Kodiak Smokeless Tobacco and projectile vomiting
This weekend I went with a few of the boys to a Nascar race at Michigan International Speedway. On Saturday night we went to The Bone Yard for some BBQ ribs. We usually go to a sports bar called Kickers afterward but it was closed due to the power blackout.
So how do four Canadian guys amuse themselves in a Detroit suburb on a Saturday night? They go to a Seven Eleven and purchase some chewing tobacco. Then they drive around until they find a small town called Farmington which resembles Mayberry from the Andy Griffith Show. Below is my recollection of what happened between 8 PM and 10 PM that night.
My friend Gary is the first to try some Wintergreen flavoured Kodiak Smokeless Tobacco. He takes a very small pinch and puts in his mouth. Real men chew tobacco so I take a small pinch out of the can and carefully place it in my mouth. The other two guys with us, John and Russ think we’re crazy and refuse to try. Naturally, I tease them and repeatedly call them a bunch of wimps.
Gary warned me that my mouth would start to salivate right away, which it did. He also said I would get a buzz from the nicotine but I wasn’t feeling anything. “Give it some time,” he said. He also warned me not to swallow any.
We wandered around the town for a little, spitting tobacco, looking for a place to get a pint. I was getting bored with this little piece of tobacco and decided to put a much bigger wad in the side of my mouth—the same way major league pitchers do between innings before they head back to the mound.
We approached the main street and in less than a minute I began to feel light-headed. Then I began to feel dizzy, unstable, reaching for the side of buildings to balance myself. I wobbled over to a park bench across from the movie theatre and sat down as my head begin to spin. I spit out the tobacco. I was amazed at how fast it affected the rest of my body.
The other three guys were killing themselves with laughter as I began to keel over on this bench. I was beginning to feel nauseous and worried about the huge slab of BBQ ribs I had earlier. Too late! I asked the guys to stop laughing and help me up. I was going to be sick.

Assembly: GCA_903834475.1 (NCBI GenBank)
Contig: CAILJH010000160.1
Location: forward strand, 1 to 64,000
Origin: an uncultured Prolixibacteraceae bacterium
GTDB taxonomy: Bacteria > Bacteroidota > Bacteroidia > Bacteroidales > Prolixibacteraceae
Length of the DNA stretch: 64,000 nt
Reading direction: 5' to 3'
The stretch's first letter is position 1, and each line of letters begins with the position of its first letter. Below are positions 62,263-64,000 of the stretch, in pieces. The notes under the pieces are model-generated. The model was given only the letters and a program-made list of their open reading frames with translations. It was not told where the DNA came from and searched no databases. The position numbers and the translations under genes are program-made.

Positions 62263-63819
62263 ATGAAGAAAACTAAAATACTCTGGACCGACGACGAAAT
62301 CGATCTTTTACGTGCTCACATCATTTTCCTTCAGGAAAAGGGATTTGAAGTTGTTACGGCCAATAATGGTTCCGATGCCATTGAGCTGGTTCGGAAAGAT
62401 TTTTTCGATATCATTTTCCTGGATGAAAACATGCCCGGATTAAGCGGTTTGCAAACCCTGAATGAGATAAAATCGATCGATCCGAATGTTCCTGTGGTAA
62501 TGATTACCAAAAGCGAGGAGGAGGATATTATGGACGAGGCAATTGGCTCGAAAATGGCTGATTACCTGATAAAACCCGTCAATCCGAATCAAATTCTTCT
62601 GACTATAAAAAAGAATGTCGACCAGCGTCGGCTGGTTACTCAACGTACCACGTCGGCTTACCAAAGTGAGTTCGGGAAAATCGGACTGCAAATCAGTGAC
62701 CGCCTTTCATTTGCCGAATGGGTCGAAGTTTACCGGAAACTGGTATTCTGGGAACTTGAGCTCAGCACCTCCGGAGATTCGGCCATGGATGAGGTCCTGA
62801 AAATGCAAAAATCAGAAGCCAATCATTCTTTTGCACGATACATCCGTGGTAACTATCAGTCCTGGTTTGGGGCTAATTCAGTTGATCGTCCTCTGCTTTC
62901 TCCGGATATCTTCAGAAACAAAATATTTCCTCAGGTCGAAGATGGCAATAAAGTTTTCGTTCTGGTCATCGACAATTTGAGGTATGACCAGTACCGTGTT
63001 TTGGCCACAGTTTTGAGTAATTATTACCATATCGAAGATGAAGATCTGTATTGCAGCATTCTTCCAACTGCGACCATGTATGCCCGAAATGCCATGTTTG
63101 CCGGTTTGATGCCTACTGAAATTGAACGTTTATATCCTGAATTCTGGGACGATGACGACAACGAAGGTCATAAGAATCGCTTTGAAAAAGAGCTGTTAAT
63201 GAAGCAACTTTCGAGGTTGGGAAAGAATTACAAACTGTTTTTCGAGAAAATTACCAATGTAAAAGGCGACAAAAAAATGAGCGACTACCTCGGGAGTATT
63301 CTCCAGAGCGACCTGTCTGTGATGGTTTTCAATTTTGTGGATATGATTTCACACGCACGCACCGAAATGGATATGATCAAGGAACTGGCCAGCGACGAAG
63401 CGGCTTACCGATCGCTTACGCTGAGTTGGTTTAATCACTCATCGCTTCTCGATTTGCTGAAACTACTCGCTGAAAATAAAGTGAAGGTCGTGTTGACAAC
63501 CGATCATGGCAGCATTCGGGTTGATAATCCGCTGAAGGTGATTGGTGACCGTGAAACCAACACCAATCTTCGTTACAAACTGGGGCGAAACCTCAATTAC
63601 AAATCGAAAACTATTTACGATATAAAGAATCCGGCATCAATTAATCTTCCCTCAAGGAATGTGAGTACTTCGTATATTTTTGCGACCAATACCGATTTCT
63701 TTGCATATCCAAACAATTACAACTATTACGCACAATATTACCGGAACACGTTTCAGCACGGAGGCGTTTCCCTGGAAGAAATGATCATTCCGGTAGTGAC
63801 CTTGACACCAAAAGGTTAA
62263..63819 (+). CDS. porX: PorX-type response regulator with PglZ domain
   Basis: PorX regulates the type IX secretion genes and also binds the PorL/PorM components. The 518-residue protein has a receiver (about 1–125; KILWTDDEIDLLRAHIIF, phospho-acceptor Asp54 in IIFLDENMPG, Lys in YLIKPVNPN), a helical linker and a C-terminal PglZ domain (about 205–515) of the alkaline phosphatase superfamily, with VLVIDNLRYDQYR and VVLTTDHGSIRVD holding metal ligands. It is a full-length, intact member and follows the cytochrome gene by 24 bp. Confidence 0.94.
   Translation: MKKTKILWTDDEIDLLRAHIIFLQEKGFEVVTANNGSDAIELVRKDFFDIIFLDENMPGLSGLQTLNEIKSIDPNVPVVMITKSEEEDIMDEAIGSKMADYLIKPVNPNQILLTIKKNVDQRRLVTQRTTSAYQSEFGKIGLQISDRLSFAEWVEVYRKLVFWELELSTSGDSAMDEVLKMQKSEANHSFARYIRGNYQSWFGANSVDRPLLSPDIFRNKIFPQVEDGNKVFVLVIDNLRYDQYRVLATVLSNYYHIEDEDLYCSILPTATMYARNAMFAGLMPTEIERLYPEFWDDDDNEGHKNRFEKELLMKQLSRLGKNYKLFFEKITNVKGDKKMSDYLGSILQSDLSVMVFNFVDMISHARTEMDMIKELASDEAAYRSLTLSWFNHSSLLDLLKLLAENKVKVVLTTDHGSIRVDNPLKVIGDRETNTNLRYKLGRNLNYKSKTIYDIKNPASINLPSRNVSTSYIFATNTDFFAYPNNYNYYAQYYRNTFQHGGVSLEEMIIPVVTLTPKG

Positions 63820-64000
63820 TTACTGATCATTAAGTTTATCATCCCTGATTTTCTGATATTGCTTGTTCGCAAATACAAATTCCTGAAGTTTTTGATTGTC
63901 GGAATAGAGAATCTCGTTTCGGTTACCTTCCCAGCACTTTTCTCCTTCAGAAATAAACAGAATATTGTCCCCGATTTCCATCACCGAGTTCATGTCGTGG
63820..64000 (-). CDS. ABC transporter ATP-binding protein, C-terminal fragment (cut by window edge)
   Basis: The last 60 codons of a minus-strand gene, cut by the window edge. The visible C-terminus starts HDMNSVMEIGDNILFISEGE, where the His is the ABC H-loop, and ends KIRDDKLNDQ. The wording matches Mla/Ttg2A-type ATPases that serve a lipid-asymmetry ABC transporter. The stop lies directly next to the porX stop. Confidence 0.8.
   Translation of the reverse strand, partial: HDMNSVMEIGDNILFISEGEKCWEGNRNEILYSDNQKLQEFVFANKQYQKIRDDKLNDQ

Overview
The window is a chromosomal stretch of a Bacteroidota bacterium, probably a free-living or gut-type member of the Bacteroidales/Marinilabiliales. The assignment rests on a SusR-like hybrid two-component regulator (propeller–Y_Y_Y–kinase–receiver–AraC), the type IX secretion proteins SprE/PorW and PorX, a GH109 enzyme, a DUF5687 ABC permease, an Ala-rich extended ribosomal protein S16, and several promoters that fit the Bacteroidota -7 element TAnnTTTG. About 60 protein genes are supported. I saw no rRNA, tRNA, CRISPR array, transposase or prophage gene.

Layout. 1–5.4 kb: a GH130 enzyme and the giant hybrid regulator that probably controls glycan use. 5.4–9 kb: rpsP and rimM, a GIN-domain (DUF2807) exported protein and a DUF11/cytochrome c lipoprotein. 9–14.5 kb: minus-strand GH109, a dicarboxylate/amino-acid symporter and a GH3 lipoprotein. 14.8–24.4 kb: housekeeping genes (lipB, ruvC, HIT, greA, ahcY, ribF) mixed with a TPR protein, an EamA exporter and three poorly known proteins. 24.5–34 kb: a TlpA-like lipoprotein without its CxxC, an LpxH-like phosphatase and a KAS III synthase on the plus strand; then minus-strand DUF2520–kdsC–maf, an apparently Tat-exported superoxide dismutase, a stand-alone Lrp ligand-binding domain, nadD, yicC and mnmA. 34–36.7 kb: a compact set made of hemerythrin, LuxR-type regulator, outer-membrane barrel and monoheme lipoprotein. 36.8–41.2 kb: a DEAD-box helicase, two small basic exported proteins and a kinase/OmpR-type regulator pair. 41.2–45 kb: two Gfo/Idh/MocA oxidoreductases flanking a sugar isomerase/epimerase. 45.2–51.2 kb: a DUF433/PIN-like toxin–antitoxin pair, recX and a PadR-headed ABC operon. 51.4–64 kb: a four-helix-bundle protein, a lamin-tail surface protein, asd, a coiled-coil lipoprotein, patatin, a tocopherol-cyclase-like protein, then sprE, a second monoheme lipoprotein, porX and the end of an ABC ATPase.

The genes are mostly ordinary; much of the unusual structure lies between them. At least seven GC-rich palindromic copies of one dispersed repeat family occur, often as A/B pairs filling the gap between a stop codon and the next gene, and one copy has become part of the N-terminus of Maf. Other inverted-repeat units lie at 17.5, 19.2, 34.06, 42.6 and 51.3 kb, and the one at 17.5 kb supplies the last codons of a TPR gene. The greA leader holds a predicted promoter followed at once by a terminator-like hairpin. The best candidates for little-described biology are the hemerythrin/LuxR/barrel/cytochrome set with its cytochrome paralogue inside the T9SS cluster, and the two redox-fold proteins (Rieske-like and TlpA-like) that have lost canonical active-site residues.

I looked around and saw a pot of geraniums beside a building. Leaning against the building with one hand I bent over and emptied my dinner on top of those geraniums. A family out for ice cream walked by. I didn’t notice them but the guys assured me that this family was not impressed with my abdominal strength. They probably assumed I had a few too many pints at the pub across the street. I fertilized the geraniums for a little while and sat back down on the bench in disbelief.
Feeling dizzy and hot from hurling, John found some cold bottled water for me from one of the nearby stores. I noticed that Gary was buckled over as well but it was from laughing so hard. I was the entertainment for the evening. As if things couldn’t get any worse, I realized that a severe case of diarrhea was about to finish me off.
I sprang up and staggered around telling the guys that, “I need to find a bathroom! Now! I’m not kidding guys! I gotta go!!” John found me a washroom in the pub across the street. I was relieved. The stall was occupied. John tried the door a few times when I voice said, “I’ll be just a minute.” That minute seemed like an eternity.
I found relief in the washroom and wandered out to the bar where they guys were still laughing at my stupidity. The smell of food made nauseous again and I staggered outside. I had to vomit again but my pot of geraniums was across the street and the light was red. I didn’t care. I ran out into the street in front of a pickup truck that stopped to let me pass. Right in front of the truck I projectile vomited into the street—a first for me. I found another bench down the street and sipped my water for the next hour while they guys had a beer in the pub.
Back out our hotel, I cleaned up and went to bed. Passed out is more like it.
After great embarassment, I can now say that I have experienced chewing tobacco, that it is a disgusting habit and that I’m not a real man.